7.2 MySQL Optimization
MySQL can save the results of a query in it’s own cache. To enable it edit the MySQL configuration file (usually /etc/my.cnf) and add these lines:
query_cache_type = 1
query_cache_limit = 1M
query_cache_size = 16M
This will create a 16 MB query cache after you restart the MySQL server.
To check if it is properly running, run this query:
SHOW STATUS LIKE ‘Qcache%’;
Tip #1: If you are expecting a Digg Front Page you are likely to exceed your current limit of maximum concurrent MySQL connections which is among the prime reasons a site failing a Digg traffic spike.
You can prepare by increasing this number to about 200 using this line in the config file.
max_connections = 200
Here is a further read regarding MySQL optimization and another one here. You can also install mytop, a ‘top’ command clone that works with MySQL. Extremely useful mysqlrepot tool will help you tweak that mysql like nothing.
7.3 PHP Opcode Cache
PHP is interpreted language, meaning that every time PHP code is started, it is compiled into the so called op-codes, which are then run by the system. This compilation process can be cached by installing an opcode cache such as eAccelerator. There are other caching solutions out there as well.
To install eAccelerator, unpack the archive and go to the eAccelerator folder. Then type:
This will install eAccelerrator.
Next create temp folder for storage:
chmod 0777 /var/cache/eaccelerator
Finally to enable it, add these lines to the end of your php.ini file (usually /etc/php.ini or /usr/lib/php.ini):
The changes will be noticeable at once, as PHP does not need to be ‘restarted’.
Note #1: WP Super Cache and eAccelerator work just fine together showing further increase in performance.
Note #2: If you like cutting edge and even more possibility for performance, check the ultra cool WP Super Cache and eAccelerator plugin.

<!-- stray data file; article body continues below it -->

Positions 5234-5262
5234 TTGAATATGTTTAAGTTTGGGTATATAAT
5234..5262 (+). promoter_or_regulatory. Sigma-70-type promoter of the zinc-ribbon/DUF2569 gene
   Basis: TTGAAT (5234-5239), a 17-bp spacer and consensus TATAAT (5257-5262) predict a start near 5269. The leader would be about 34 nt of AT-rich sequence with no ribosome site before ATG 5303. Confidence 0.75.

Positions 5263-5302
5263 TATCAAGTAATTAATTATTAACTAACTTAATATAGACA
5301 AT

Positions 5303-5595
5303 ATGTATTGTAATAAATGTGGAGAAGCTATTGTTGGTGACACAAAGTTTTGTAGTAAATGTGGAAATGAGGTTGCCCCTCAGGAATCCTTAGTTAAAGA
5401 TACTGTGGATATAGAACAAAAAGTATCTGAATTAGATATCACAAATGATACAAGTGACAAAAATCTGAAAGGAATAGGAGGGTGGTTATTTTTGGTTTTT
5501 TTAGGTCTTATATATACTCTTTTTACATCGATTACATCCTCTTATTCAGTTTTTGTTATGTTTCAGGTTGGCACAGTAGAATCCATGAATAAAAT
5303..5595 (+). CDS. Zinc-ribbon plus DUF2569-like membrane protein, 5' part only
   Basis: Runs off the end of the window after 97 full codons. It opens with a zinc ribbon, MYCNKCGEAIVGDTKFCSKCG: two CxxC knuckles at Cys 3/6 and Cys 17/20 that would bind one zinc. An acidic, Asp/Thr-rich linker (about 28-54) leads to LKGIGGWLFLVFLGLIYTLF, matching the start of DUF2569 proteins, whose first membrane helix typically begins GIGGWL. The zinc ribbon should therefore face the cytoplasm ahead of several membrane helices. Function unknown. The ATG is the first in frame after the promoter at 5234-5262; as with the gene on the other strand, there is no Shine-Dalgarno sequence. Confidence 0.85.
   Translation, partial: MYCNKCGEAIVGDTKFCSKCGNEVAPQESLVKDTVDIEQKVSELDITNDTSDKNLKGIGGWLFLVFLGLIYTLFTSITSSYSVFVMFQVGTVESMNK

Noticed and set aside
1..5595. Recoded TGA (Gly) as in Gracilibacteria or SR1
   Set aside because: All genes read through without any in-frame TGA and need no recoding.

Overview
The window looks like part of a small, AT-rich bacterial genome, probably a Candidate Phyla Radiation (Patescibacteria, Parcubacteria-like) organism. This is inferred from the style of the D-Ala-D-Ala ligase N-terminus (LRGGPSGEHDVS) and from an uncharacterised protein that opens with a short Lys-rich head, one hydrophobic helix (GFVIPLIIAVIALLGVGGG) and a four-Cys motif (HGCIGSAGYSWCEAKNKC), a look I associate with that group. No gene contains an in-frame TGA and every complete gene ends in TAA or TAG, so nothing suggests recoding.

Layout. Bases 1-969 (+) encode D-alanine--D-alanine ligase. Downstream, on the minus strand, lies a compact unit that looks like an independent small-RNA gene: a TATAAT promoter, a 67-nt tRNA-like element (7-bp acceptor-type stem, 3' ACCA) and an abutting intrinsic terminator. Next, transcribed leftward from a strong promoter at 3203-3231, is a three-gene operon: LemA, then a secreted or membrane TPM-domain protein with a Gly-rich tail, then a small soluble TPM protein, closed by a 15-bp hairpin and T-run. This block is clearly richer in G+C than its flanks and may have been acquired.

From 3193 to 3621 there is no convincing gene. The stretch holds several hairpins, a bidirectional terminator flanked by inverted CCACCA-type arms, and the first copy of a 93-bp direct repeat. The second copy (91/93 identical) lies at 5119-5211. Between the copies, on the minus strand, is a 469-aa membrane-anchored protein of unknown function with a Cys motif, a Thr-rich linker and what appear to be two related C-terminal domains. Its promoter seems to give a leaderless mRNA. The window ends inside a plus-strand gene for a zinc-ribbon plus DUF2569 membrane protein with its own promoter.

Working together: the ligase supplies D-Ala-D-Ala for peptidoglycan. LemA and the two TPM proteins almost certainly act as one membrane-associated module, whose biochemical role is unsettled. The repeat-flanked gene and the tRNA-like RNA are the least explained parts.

Note #3: You can easily test changes in your configuration by running a test from your command prompt
ab -t30 -c5 http://www.mysite.com/
and comparing results. I get around 200 req/s on VPS server.
Note #5: You can find even more tips&tricks on Elliot Back’s site (and he plays DOTA too, how cool is that).
Note #6: Unfortunately eAccelerator won’t work if PHP is run as CGI. You can try using fastcgi which will work with suExec and eAccelerator.
8. "MySQL server has gone away" workaround
This WordPress database error appears on certain configurations and it manifests in very slow and no response, usually on your admin pages.
Workaround for this MySQL problem has been best addressed in this article.
This problem evidently exists, but the suggested fix is valid only until you upgrade your WordPress. Hopefully it will be further researched and added into the WordPress core in the future.
9. Fixing posting not possible problem
If you experience WordPress admin panel crawling to a halt, with inability to post or update certain posts, you are probably hitting the mod_security wall.
ModSecurity is Apache module for increasing web site security by preventing system intrusions. However, sometimes it may decide that your perfectly normal WordPress MySQL query is trying to do something suspicious and black list it, which manifests in very slow or no response of the site.
To test if this is the case, check your Apache error log, for example:
tail -f /usr/local/apache/logs/error_log
and look for something like this:
ModSecurity: Access denied with code 500 (phase 2) … [id "300013"] [rev "1"] [msg "Generic SQL injection protection"] [severity "CRITICAL"] [hostname http://www.prelovac.com"] [uri "/vladimir/wp-admin/page.php"
It tells you the access for this page was denied because of a security rule with id 300013. Fixing this includes white-listing this rule for the page in question.
To do that, edit apache config file (for example /usr/local/apache/conf/modsec2/exclude.conf) and add these lines:
This will white list the page for the given security rule and your site will continue to work normally.